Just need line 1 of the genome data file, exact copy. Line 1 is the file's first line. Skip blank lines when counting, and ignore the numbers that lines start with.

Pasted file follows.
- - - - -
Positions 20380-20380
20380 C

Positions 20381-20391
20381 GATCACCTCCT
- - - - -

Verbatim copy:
Positions 20380-20380